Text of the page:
The Art of the Bloom

There is nothing better to brighten up a room than a vase of fresh flowers.  Since the florist does not make regular appearances at my door, I’ve taken to the flower aisle at the local grocery store.  As a child I remember sitting at a table in the garage that my grandfather set up for my grandmother.  She loved making flower arrangements.  She had a box of “frogs”, flower tape, ribbon and wire, and – beautiful flowers.  She would set out everything she needed and a bit later a work of art would sit on the table.  I’m not certain if this was a southern thing or a Charleston thing, but she could work magic with whatever was at hand.

My grandmother’s arrangements were complicated with a variety of different flowers, greens, tall, short- all mixed together depending upon what was in season.  When she had a hole to fill you would find her out in the garden with a pair of clippers and her imagination.

Where  grandmom’s arrangements were complex, I opt for simple.  In the summer, I tend towards sunflowers.  They are happy and make me smile.  I have a couple of go to vases but my favorite vase is one a bit on the modern side that works with my eclectic sense of style.  In the flower aisle I look for one flower that is fresh and crisp.  I then buy enough of that one flower to fill my vase.  At the grocery, flowers are usually sold in a bunch of three or four so I need multiple bunches to fill my vase.  The end result I want is a very full vase so I always add one bunch over what I think it will take to fill the vase.


At home, I cut the stems at an angle to three or four inches above the top of my vase and remove all the leaves that are “inside” the vase.  I then add the flowers one stem at a time turning the vase as I go.  I start along the outside of my vase with the shorter stems and move to the inside with the stems cut slightly taller.  Then, my secret ingredient, a shot of vodka.  Be careful with the vodka, it serves to extend the life of the flowers but, if you add too much, you can get a drunken flower arrangement.  Finally, add clean water.  My arrangements tend to last a week so long as I remember to change the water.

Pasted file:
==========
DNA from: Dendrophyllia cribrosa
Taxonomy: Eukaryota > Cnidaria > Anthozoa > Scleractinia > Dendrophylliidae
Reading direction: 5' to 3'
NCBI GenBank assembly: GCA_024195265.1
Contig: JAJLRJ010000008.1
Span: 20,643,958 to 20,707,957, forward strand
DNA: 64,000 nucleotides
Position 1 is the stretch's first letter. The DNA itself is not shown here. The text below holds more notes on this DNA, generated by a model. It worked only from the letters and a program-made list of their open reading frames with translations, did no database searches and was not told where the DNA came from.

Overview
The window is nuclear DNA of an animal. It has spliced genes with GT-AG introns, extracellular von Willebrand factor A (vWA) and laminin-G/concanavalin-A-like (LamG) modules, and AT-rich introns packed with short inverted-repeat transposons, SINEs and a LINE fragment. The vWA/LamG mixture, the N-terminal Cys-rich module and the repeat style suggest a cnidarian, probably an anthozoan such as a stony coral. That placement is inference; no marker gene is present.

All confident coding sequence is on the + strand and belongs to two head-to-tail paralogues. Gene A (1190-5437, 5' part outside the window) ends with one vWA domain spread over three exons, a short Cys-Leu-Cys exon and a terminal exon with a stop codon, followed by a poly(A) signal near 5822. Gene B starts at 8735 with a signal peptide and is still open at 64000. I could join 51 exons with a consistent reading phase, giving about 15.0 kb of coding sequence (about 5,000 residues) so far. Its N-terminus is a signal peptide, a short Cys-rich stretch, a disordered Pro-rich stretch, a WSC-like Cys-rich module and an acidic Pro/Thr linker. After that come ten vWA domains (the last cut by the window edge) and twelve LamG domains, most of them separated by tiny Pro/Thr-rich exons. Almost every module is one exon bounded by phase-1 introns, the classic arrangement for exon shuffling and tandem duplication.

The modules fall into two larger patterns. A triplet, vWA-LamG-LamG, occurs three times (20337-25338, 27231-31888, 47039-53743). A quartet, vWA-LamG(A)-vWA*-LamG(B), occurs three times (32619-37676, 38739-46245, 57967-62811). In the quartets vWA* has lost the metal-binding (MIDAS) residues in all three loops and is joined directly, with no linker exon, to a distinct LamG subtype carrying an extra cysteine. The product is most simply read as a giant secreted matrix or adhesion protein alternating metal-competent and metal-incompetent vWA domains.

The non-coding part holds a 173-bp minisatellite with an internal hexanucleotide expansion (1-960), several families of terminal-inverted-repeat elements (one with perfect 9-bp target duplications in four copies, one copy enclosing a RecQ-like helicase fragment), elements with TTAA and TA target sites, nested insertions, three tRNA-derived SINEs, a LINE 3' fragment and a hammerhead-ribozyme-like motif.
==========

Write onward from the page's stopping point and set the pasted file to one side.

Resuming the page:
The Beach Reading List


Did I mention how much I love to read? As a child I was seldom without a book. My Mom introduced me to the Bobbsey Twins and Boxcar Children. When I was sick with chickenpox, My Aunt read Secret of the Old Clock to me creating a Nancy Drew fan in the process.

I am an eclectic reader. If I have to choose, I would say mysteries are my favorite. There is something appealing about trying to guess whodinnit before the reveal. I also love to read stories set in local and far away places. The ability to escape into someplace familiar or, in the alternative, foreign and be carried away by the story is a characteristic I look for in a good book. Historical fiction, cookbooks, biographies and design books round out my reading list.

Needless to say, I read and read a lot. For vacation, I look for a good story. So what is on my summer book list?  Since it’s still the first of summer, here are highlights from the list. It’s a long list . . . .

Jackie’s Girl by Kathy McKeon

Written by a former personal assistant to Jackie Kennedy, this is a compelling story of life post Camelot at Jackie’s residence in New York known as 1040. The true story of the writer’s immigration to the United States from Ireland and her life as a peripheral member of the Kennedy Clan pays homage to the former first lady and a particular time and place in history.

Mondigliani Scandal by Ken Follett

My introduction to Follett was through the Cathedral series with Pillars of the Earth. He weaves wonderful intricate plots with compelling characters. The Mondigliani Scandal is a bit of a departure from his norm but still has the intrigue of Eye the Needle. A fun read with a surprising albeit predictable ending; it is well worth the read.

On the Wings of Eagles by Ken Follett

Another oldie but goodie by Follett. This is the story of Ross Perot and the Iranian Revolution. A true story that reads like a work of fiction. I found it fascinating and educational.

Dead Ringer by Ellen Elizabeth Hunter

I love vintage Mary Higgins Clark. If I did not know otherwise, I would swear this book was written by Ms. Clark. A great mystery which leaves you guessing to the end. Extra points for weaving Klimt and Nazi stolen art artfully into this present day mystery in a manner that brings awareness to the issue.

The Champagne Conspiracy by Ellen Crosby

The latest in Crosby’s Virginia winery mystery series, this one delivers again. Light and fun, part mystery and part romance, this is simply a fun read. I recommend the entire series .

Same Beach, Next Year by Dorothea Benton Frank

This is the story of two families intertwined by history and regular vacations at Isle of Palms. Ms. Frank writes stories set on the islands off the South Carolina coast. They are light and fun and she makes it so easy to get lost in the trials and tribulations of her characters. She is one of my go to authors and her latest does not disappoint.